Build strength and find freedom in those hips with this lower-body focused power yoga practice!
This empowering yoga flow will have your quads + glutes burning and your hip joints releasing, all while deceptively challenging your core as well. Though this workout is coined a power flow, this practice moves at a comfortable pace, giving all practitioners the opportunity to find their alignment and explore the depths of their postures. With that being said, I do not break down the proper alignment/technique for each posture, so it will be helpful to be somewhat familiar with the yoga poses; this practice is best suited for those who are beginning to strengthen their practices, as I offer modifications for practitioners to explore various levels of depth in their hip-releasing postures. Of course, experienced practitioners can benefit from this practice as well, exploring new transitions, finding creative ways to make this flow their own, and adding any other movements that would more fully challenge their practice(s).
The greatest take-away from this practice, for me, is to move intentionally. I know I talk about moving intentionally in all my practices, but when working with mobility, it’s important to not only be able to listen to your body, but to understand your body’s signals and have the foresight of when to back off from exploring and when to push a little further.
In order to build functional strength, we have to challenge our muscles utilizing the full range of the respective joint — but that doesn’t mean we immediately start working the full range. For many, full range mobility in a joint is something that we have to work up to. No one can walk into a gym and start lifting 500 lbs without consistent + persistent training; for those that can lift 500 lbs (wow, that’s impressive!), they again, don’t just start tifitng the heaviest weight possible—they warm up properly first. These same concepts apply with mobility: with consistent and persistent training we can achieve full range of the joint, supported with the strength of the surrounding muscles. However, if we immediately begin working the full range (for those that are hypermobile and naturally have the ability to work full range), or pushing our joints’ limits (for those that physically cannot work full range) without first warming and repeatedly engaging the surrounding muscles, we risk preventable injury.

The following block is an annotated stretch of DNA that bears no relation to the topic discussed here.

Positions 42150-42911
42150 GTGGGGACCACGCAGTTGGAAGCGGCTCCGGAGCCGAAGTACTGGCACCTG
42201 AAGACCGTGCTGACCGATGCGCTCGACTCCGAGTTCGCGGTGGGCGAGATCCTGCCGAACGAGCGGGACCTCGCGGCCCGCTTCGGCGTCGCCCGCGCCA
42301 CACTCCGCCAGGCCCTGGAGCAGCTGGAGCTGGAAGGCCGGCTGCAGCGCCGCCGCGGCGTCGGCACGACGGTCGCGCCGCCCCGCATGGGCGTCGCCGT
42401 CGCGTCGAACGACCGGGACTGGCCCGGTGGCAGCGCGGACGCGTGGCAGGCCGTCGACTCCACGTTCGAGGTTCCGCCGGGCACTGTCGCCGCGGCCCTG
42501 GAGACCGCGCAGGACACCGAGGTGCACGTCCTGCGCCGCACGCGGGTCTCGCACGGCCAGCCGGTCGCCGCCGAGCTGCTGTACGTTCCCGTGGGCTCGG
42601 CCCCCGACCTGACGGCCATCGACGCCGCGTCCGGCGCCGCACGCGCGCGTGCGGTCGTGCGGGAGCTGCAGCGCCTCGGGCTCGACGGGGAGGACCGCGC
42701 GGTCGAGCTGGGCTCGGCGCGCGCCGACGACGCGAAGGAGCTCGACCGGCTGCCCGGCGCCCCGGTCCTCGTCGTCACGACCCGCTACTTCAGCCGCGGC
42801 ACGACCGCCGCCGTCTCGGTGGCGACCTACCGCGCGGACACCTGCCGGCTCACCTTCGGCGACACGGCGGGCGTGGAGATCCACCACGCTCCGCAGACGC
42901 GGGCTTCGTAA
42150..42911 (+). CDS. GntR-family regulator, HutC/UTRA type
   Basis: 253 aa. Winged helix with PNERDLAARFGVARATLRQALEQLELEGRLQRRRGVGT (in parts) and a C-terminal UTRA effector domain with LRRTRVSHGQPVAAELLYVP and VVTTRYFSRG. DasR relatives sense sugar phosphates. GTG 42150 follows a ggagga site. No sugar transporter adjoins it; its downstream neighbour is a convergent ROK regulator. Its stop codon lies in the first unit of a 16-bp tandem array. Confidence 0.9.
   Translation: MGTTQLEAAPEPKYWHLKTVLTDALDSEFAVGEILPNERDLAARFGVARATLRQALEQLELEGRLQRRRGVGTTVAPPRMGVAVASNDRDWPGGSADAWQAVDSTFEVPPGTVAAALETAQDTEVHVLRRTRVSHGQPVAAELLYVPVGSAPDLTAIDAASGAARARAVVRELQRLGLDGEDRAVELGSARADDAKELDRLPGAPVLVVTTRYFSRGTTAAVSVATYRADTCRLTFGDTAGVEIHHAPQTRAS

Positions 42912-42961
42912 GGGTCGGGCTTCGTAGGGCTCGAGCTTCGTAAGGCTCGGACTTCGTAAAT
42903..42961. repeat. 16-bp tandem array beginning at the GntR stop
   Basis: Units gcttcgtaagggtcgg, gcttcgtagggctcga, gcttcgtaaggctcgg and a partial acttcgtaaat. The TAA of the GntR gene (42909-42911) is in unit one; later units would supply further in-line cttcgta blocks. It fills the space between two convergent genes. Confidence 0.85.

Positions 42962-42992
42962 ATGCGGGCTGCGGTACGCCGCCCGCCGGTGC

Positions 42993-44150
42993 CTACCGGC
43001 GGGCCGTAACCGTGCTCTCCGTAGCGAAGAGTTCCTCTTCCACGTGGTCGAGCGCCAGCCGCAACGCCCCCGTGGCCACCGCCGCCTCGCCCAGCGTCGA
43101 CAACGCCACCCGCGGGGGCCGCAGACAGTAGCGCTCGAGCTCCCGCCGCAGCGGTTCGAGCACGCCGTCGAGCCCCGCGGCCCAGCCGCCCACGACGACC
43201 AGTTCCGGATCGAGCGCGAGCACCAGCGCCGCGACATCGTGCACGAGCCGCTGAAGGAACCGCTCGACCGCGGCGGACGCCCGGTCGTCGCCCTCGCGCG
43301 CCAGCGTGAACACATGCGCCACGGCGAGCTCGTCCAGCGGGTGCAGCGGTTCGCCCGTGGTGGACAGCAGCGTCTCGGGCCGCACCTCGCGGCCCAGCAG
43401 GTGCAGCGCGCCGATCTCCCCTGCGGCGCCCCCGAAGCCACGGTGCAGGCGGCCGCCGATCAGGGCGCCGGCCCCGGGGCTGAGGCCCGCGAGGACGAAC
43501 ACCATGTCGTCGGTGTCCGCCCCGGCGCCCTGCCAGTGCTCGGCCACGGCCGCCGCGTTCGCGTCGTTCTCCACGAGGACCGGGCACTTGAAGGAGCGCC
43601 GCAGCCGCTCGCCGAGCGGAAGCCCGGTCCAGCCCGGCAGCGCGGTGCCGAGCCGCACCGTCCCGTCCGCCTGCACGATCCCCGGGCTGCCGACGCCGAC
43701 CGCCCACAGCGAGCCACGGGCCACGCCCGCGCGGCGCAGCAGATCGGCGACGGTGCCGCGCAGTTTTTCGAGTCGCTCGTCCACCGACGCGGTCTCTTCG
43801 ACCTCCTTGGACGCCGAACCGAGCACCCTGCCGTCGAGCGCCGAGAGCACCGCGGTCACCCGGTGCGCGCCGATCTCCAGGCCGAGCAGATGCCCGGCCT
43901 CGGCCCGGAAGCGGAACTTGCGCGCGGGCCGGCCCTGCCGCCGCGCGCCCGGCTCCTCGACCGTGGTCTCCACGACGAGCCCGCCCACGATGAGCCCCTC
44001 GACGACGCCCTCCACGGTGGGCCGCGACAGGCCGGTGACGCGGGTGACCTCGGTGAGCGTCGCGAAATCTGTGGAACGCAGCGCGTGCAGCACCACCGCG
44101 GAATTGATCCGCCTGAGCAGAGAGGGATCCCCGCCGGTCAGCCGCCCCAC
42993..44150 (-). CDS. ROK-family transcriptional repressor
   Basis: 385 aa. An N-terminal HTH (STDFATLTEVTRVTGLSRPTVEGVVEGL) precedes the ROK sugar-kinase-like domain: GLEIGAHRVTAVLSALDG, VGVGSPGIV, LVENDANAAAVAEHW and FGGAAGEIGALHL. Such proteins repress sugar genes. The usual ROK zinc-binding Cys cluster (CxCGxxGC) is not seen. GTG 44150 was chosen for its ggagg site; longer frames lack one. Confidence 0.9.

With all that being said, I encourage you to take the integration and warming portions of this practice mindfully, only squatting and lunging as low as your joints initially allow. Of course, the levels of depth can change over the course of the practice as your muscles warm; however, even if you have the ability to sit all the way down in your first chair pose, I encourage you to try not starting in full depth, and explore what it feels like when you gradually allow your muscles to engage and warm.
As a hypermobile individual, I understand that it’s hard to not dive right into the fullest expression of a pose; if I can do it without warming up, why do I need to warm up? While I still struggle with reminding myself to move more intentionally at times, I have learned from personal experience with injury, as well as through my professional experience in teaching, that giving my body the time it needs to fully connect with the physical demands I’m placing on it allows me to move with greater strength and control, in addition to helping me cultivate a greater internal and external awareness.
I hope that you find empowerment and release in this practice, and that it challenges you beyond your physical limits. Leave a comment below letting me know what felt amazing + what challenged you!